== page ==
“The barge shape, despite what you may naturally think, doesn’t need to look like a containership to go fast,” he said. “We do have barges that look somewhat full-bodied but are very fast. It’s all about where the water goes and how the water flows over the hull.”

The easy-to-clean stainless galley is located alongside a comfortable crew mess area.

Casey Conley

Reinauer uses durable materials and builds redundancy into its boats to avoid repairs and lost time. For instance, all pipes that come through the deck are stainless steel, as are watertight doors and hatch inserts. Installing multiple wash water pumps, water heaters, ballast pumps and other components also prevents a minor malfunction from keeping the tug in port.

The third generator, in addition to the emergency SOLAS unit, is another example. Bert Reinauer’s electrical plant consists of three John Deere 6068 125-kW generators installed side by side in the engine room. A 99-kW John Deere emergency unit required under SOLAS regulations is installed on the main level.

“The first time we have a generator failure and … we sail on time, it pays for the generator,” Reinauer said of the third unit, adding that not all competitors have three gensets on their vessels. “It’s that simple — and we’re not delaying the customer.”

Other than the GE mains, propulsion on the new tug consists of Lufkin reduction gears turning five-bladed Hung Shen props through steel shafts. SOLAS equipment on board includes two Viking life rafts, a Furuno GMDSS in the wheelhouse and a 40-hp rescue boat.

Minor differences between Bert Reinauer and its siblings include extensive use of LED lights on the new tug and the repurposing of a laundry room to add storage space. The washer-dryer units are now located in starboard fiddley.

Bert Reinauer is designed to be comfortable for long voyages between ports. The tug will typically operate with seven people, although it has berthing for 10 in six cabins across three decks. There are four heads, and the bathroom/shower on the main deck has multiple showers and toilets.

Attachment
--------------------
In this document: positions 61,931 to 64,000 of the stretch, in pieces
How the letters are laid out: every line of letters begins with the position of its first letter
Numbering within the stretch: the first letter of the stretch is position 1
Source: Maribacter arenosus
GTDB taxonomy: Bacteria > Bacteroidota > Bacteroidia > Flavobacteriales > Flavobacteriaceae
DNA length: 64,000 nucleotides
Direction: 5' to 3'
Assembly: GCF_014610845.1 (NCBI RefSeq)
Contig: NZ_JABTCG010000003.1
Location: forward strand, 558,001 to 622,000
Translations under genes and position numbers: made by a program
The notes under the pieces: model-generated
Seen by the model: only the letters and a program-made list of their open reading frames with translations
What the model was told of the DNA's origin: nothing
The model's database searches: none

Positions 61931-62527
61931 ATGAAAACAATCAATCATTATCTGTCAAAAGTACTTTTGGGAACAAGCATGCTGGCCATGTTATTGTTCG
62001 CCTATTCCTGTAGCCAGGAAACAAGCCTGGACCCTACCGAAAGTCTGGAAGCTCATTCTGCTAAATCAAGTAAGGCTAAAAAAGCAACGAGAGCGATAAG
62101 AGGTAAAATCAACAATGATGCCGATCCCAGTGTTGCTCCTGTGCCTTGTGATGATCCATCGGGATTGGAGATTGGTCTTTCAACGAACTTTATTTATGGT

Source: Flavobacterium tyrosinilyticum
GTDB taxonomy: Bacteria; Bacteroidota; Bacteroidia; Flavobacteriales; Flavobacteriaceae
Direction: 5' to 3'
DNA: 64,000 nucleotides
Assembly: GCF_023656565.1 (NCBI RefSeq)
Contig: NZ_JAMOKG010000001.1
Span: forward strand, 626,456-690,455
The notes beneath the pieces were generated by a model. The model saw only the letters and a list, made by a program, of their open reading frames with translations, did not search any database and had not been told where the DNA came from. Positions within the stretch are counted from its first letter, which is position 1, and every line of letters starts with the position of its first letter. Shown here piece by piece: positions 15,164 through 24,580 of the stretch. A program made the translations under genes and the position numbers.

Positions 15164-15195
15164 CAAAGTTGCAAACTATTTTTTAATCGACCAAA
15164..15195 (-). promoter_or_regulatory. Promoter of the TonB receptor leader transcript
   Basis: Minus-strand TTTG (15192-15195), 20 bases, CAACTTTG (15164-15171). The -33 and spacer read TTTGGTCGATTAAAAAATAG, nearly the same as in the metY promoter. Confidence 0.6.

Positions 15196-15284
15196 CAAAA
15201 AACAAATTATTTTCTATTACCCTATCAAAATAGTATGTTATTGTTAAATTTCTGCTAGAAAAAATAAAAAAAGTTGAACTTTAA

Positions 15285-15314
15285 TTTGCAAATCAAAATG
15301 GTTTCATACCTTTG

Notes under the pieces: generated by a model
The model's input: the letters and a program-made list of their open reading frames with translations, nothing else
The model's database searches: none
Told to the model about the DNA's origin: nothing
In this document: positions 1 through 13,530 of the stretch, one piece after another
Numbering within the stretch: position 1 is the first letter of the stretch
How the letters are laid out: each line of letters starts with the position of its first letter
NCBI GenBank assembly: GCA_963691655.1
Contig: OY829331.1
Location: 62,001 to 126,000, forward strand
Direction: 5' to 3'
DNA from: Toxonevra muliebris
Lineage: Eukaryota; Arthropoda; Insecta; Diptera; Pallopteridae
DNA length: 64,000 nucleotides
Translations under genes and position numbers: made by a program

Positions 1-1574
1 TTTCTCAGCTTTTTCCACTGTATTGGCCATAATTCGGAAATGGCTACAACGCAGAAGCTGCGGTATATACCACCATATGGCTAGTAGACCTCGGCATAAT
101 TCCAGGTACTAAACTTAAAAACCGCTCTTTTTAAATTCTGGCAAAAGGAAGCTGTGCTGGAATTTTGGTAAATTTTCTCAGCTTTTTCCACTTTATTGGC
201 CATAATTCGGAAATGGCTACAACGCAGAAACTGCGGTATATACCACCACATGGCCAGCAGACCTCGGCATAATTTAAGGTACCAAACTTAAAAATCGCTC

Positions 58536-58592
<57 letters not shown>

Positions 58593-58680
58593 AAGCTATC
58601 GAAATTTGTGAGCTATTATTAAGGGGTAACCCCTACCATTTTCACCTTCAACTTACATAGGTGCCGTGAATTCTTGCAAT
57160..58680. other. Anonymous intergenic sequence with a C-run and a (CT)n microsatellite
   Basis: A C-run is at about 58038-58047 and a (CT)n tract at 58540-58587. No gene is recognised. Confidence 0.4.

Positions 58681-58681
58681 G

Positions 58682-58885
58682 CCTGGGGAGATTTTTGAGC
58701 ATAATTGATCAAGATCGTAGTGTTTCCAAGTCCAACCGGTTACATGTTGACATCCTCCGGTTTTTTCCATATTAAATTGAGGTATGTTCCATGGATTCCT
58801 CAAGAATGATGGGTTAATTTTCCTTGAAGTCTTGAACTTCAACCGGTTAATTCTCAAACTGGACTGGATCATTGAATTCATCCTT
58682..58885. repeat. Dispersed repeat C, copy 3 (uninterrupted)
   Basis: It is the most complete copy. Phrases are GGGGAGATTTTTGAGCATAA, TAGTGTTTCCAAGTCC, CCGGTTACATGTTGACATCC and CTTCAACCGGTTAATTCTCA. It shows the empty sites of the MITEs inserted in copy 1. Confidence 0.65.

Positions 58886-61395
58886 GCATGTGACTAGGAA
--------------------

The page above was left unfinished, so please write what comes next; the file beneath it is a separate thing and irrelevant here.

Bert Reinauer’s pilothouse has a 55-foot height of eye and Furuno electronics.

Chris Reinauer

The galley located on the 01 deck is equipped with stainless-steel appliances, including three refrigerators. It is separate from the spacious crew mess area. Floating floors are used in crew spaces to reduce vibration and noise. Resilient mount engines also contribute to a quieter environment. The wheelhouse has a 55-foot height of eye and is outfitted with Furuno electronics.

Reinauer long ago decided not to install stern winches on its ATB tugs. The move saves money and recognizes the tugs are unlikely to operate outside the barge’s notch. Over the years, no Reinauer Transportation tug has broken out of the notch while underway, Reinauer said. There is a Coastal Marine Equipment capstan installed aft for line handling in an emergency.

Bert Reinauer mates with the 523-foot RTC 165 using an Intercon 50-inch coupler. The unit has “lightering mode,” meaning the tug can remain in the notch during loading and unloading. Earlier tugs in the class do not have this feature.

Reinauer Transportation operates 25 tug and barge units ranging from 20,000 bbl to 160,000 bbl, primarily along the East Coast. Bert Reinauer will be an expansion of the fleet, and it will carry chemicals and clean oil products anywhere a client needs it to go. Case in point: Another Reinauer ATB, Dylan Cooper and RTC 108, recently traveled more than 2,600 miles from New York to Green Bay, Wis.

Shipbuilders at Senesco should stay busy after Bert Reinauer leaves the yard. Reinauer also is building two smaller Franklin-class facet tugs in the yard. These 116-footers will be paired with existing 80,000- to 100,000-bbl barges.

The vessels, Josephine and Kristy Ann, also will be equipped with GE Tier 4 engines and Nautican propulsion systems. Delivery is expected later this year.

Highlights: Reinauer’s first Tier 4 tug • Meets SOLAS requirements • Three main generators for redundancy
By Professional Mariner Staff